Other experts agree. "There seems to be something fundamental about engaging your body to produce these shapes," says Robert Wiley, a cognitive psychologist at the University of North Carolina, Greensboro. "It lets you make associations between your body and what you're seeing and hearing," he says, which might give the mind more footholds for accessing a given concept or idea.

Those extra footholds are especially important for learning in kids, but they may give adults a leg up too. Wiley and others worry that ditching handwriting for typing could have serious consequences for how we all learn and think.

What might be lost as handwriting wanes

The clearest consequence of screens and keyboards replacing pen and paper might be on kids' ability to learn the building blocks of literacy — letters.

"Letter recognition in early childhood is actually one of the best predictors of later reading and math attainment," says Vinci-Booher. Her work suggests the process of learning to write letters by hand is crucial for learning to read them.

"When kids write letters, they're just messy," she says. As kids practice writing "A," each iteration is different, and that variability helps solidify their conceptual understanding of the letter.

Research suggests kids learn to recognize letters better when seeing variable handwritten examples, compared with uniform typed examples.

This helps develop areas of the brain used during reading in older children and adults, Vinci-Booher found.

"This could be one of the ways that early experiences actually translate to long-term life outcomes," she says. "These visually demanding, fine motor actions bake in neural communication patterns that are really important for learning later on."

Ditching handwriting instruction could mean that those skills don't get developed as well, which could impair kids' ability to learn down the road.

"If young children are not receiving any handwriting training, which is very good brain stimulation, then their brains simply won't reach their full potential," says van der Meer. "It's scary to think of the potential consequences."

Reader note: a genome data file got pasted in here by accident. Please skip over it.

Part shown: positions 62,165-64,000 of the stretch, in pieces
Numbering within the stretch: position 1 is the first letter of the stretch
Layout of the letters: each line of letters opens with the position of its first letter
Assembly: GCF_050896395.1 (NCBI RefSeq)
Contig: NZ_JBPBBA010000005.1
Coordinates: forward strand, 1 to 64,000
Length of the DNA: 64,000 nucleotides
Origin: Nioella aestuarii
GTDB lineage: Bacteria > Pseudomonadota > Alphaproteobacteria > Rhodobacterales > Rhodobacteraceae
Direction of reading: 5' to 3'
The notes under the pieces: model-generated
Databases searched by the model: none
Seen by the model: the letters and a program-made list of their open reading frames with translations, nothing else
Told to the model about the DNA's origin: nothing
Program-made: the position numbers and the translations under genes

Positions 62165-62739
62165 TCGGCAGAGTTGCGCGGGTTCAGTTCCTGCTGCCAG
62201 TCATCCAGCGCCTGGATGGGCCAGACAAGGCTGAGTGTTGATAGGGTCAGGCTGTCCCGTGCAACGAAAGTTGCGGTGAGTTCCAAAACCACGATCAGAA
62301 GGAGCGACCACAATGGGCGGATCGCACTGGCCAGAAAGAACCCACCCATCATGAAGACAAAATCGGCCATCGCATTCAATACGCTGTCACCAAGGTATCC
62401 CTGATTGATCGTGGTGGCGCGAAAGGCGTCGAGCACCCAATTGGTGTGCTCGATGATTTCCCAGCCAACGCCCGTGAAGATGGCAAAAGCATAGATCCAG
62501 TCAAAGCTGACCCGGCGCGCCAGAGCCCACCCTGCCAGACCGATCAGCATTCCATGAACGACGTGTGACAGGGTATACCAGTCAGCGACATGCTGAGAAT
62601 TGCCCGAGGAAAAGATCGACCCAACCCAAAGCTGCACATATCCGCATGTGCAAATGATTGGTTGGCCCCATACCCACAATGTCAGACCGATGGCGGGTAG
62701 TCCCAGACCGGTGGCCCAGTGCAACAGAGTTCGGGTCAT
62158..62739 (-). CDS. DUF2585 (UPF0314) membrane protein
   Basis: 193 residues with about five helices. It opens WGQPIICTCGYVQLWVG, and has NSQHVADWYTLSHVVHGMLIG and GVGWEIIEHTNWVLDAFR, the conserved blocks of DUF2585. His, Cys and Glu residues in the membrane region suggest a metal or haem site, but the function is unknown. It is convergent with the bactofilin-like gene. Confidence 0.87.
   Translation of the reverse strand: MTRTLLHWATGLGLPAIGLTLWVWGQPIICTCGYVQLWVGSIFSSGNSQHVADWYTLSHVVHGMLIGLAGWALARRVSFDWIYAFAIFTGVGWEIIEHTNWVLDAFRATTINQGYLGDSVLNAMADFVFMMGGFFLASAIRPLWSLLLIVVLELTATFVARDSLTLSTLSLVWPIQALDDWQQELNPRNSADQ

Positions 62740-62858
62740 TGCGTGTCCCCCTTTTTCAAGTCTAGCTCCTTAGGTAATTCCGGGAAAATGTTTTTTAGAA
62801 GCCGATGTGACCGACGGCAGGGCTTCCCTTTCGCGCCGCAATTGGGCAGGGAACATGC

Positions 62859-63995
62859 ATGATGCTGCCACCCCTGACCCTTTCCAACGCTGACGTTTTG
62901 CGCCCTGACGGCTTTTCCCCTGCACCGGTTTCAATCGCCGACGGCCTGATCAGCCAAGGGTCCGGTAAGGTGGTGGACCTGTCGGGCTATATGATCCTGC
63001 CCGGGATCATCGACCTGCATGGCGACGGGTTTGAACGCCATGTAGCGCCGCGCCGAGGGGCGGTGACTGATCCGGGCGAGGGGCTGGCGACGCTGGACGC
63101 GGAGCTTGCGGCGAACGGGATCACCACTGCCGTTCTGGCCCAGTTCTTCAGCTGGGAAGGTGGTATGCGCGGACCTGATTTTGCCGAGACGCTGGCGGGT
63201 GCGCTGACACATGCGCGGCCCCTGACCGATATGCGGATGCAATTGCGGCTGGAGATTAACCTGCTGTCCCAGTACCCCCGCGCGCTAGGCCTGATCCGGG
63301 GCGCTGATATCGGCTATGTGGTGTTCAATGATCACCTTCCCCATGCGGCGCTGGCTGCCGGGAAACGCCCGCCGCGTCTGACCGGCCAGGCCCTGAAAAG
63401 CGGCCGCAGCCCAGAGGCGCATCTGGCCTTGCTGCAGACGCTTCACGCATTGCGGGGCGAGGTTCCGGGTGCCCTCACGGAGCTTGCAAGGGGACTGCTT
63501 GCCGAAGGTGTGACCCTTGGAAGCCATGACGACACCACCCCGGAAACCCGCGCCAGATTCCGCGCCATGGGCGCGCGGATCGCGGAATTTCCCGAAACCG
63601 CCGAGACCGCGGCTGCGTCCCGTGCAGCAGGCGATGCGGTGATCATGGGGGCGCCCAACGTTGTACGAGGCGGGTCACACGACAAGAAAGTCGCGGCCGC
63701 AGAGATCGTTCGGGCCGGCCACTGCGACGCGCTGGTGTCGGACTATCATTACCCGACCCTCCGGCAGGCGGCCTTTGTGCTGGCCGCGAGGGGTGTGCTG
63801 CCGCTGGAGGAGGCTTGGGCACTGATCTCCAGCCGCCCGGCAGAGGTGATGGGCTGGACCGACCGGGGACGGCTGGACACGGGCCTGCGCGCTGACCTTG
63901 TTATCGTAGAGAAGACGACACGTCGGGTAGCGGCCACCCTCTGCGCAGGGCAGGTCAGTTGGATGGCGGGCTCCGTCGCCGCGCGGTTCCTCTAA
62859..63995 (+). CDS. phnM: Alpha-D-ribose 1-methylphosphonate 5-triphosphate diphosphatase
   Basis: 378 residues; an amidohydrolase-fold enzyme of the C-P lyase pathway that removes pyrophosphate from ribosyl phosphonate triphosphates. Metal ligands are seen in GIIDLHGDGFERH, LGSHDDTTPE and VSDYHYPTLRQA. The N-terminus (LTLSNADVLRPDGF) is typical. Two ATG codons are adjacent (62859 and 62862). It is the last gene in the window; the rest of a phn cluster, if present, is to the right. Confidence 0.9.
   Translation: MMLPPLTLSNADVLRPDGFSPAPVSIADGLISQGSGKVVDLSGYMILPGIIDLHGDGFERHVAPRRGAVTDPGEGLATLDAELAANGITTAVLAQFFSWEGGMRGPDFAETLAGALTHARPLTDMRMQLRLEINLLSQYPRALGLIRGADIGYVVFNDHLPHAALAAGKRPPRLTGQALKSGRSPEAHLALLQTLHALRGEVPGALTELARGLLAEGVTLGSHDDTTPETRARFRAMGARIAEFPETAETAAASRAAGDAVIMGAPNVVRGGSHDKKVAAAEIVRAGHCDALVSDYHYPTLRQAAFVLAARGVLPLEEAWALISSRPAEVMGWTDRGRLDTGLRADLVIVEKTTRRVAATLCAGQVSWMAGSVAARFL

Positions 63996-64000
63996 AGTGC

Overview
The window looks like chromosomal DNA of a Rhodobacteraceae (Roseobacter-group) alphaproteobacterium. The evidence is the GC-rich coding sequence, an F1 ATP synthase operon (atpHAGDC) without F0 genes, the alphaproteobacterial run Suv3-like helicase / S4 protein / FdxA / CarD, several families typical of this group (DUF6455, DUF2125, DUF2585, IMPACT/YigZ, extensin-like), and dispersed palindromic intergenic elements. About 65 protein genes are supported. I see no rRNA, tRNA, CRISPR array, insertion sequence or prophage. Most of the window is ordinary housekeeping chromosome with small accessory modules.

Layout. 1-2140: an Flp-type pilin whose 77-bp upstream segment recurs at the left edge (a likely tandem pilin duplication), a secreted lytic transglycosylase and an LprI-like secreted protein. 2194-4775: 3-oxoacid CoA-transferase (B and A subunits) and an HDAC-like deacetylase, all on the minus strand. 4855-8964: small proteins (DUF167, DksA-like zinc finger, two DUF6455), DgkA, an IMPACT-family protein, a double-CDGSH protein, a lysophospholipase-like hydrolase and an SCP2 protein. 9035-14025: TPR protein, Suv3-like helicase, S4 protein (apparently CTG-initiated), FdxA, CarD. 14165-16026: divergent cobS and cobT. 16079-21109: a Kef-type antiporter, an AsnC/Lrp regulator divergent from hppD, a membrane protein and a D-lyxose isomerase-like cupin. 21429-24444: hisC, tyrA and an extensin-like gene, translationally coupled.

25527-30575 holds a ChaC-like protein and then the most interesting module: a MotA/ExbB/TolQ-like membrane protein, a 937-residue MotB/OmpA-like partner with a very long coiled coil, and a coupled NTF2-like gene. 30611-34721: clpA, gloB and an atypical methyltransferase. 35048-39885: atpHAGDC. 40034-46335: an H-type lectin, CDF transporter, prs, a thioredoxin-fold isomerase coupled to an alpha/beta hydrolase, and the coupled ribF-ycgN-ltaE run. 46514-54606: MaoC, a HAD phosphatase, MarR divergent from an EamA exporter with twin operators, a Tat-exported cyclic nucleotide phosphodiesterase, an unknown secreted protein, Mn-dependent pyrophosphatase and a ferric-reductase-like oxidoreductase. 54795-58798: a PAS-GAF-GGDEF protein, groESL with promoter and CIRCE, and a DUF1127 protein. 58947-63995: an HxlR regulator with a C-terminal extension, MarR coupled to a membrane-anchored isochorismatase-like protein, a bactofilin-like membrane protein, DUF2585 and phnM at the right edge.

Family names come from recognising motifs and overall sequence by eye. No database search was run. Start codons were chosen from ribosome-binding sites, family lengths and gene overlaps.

Many states are trying to avoid these risks by mandating cursive instruction. This year, California started requiring elementary school students to learn cursive, and similar bills are moving through state legislatures in several states, including Indiana, Kentucky, South Carolina and Wisconsin. (So far, evidence suggests that it's the writing by hand that matters, not whether it's print or cursive.)

Slowing down and processing information

For adults, one of the main benefits of writing by hand is that it simply forces us to slow down.

During a meeting or lecture, it's possible to type what you're hearing verbatim. But often, "you're not actually processing that information — you're just typing in the blind," says van der Meer. "If you take notes by hand, you can't write everything down," she says.

The relative slowness of the medium forces you to process the information, writing key words or phrases and using drawing or arrows to work through ideas, she says. "You make the information your own," she says, which helps it stick in the brain.

Such connections and integration are still possible when typing, but they need to be made more intentionally. And sometimes, efficiency wins out. "When you're writing a long essay, it's obviously much more practical to use a keyboard," says van der Meer.

Still, given our long history of using our hands to mark meaning in the world, some scientists worry about the more diffuse consequences of offloading our thinking to computers.

"We're foisting a lot of our knowledge, extending our cognition, to other devices, so it's only natural that we've started using these other agents to do our writing for us," says Balasubramaniam.

It's possible that this might free up our minds to do other kinds of hard thinking, he says. Or we might be sacrificing a fundamental process that's crucial for the kinds of immersive cognitive experiences that enable us to learn and think at our full potential.

Balasubramaniam stresses, however, that we don't have to ditch digital tools to harness the power of handwriting. So far, research suggests that scribbling with a stylus on a screen activates the same brain pathways as etching ink on paper. It's the movement that counts, he says, not its final form.

Jonathan Lambert is a Washington, D.C.-based freelance journalist who covers science, health and policy.